Sunday, June 17, 2018


Maybe I’ll start with that night my cousin & I met halfway on bikes to get to Swim Club where everything was hip from her black dress to the staff with their neck scarves to the pate to the Tecate with the hot sauce on the cylinder. We met a beautiful woman that night, new from Alaska; the kind you don’t have to impress, like letmebreatheyouin you’re not maintenance and together, because, we ended up at the renovated cabin tavern, which I was against, because with renovation comes removal of seedy, a change in creep, taxidermy, old art, that sweaty dew that shivers down the windows, and especially the box of stale donuts half eaten, that I would help myself to in a state of careless necessity. For years I swore it off in fear that it had changed. And yet, us three ended there with margaritas in boots and that fine box of sad donuts was still there, and I ate one.
The Vancouver Sun Run, Eugene 1/2 and many others when I was racing back to back to back. Sun Run was nice because I was able to overcome the curse of never performing there, and actually hung on for a PR working in a pack of powerful, wonderful women; Eugene was nice because it was a chance to rewrite a previously disastrous story of overtraining, poor performance, gut bombastic where Red did not have a good time driving my white-faced, heaving self home from E-town post race a few years ago. It also came with a PR, but what meant most to me was spending the weekend with LB, her fiancee, her mother (who treated us to endless Dutch Bros) and his family. Mrs. Breihof is le champion when it comes to race support. Her and Red should get paid for what they do. The big buffalo Brad Pitt of running that is N. Simmonds ran his final 1/2 there, and I got passed by my youtube infantile baby faced crush R. Trahan. So I'd say running is going good.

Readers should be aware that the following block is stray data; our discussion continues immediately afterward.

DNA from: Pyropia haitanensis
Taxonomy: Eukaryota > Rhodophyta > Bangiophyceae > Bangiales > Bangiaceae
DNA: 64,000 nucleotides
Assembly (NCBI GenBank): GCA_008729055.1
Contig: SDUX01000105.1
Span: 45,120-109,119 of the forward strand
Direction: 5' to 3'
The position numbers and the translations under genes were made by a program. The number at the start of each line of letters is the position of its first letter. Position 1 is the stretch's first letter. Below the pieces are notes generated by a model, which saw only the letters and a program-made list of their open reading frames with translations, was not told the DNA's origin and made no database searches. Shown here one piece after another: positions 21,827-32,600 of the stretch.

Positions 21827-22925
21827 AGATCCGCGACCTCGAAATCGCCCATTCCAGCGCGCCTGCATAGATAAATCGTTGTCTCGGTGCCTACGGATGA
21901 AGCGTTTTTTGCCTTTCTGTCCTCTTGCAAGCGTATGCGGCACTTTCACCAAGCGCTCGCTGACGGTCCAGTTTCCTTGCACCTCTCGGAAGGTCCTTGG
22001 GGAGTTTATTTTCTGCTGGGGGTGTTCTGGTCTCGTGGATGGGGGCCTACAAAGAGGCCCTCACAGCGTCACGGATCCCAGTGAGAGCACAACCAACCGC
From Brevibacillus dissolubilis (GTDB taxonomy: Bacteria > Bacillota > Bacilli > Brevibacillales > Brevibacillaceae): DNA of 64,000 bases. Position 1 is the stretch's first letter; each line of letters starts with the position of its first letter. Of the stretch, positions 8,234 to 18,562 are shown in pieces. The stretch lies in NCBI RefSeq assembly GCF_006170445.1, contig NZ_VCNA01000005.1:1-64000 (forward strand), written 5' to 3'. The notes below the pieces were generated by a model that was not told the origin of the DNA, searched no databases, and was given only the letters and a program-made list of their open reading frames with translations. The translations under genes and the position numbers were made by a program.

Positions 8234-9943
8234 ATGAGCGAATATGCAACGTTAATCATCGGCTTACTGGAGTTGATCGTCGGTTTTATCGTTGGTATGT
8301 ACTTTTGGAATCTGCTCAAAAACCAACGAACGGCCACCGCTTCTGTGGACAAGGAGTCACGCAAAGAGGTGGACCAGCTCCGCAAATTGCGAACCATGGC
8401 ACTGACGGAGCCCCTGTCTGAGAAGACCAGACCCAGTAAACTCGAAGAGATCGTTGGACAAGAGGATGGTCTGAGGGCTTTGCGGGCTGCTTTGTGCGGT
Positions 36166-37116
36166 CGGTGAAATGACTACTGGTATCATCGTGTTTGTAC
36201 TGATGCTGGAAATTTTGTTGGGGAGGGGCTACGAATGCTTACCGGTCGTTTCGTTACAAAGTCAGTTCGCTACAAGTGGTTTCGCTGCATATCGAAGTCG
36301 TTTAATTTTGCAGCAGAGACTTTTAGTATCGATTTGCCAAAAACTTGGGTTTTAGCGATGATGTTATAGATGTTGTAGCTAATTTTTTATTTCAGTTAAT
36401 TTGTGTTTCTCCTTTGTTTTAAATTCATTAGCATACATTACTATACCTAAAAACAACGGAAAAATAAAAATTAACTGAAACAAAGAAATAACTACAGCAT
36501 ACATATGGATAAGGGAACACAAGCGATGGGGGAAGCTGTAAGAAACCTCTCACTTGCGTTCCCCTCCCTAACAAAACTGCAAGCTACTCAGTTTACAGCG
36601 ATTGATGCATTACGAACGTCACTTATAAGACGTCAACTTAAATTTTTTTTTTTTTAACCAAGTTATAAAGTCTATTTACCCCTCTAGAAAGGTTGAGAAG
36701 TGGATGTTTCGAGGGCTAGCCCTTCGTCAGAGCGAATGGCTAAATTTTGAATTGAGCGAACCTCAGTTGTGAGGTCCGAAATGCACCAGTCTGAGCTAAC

Thereafter was LB’s shower, lemon french, like living mag spread material. Baskets of grapes and thickly dripping olive oil from Queen Anne, baskets of bread, lemons, brie. Silver dollars in contrast. Homemade vino, bottle and grape-shaped cookies from some kind of miracle manbaker. Lemon curd squares, white chocolate dipped strawberries, various sorbets with meyer lemon cookie thins. Almond biscotti. Guessing love games & embrace. The flick of a gold curl against her skin & her white lace dress. In that living mag spread room with deep deep & bonded love, generations of strength, celebrating a woman who I feel fortunate to have known & blessed to continue knowing.
Then there was probably several steak dinners made by Red to try to keep my iron up because my body's trying to rid itself of all its eggs.

A lot of cat harassing.
A check in the mail from Eugene.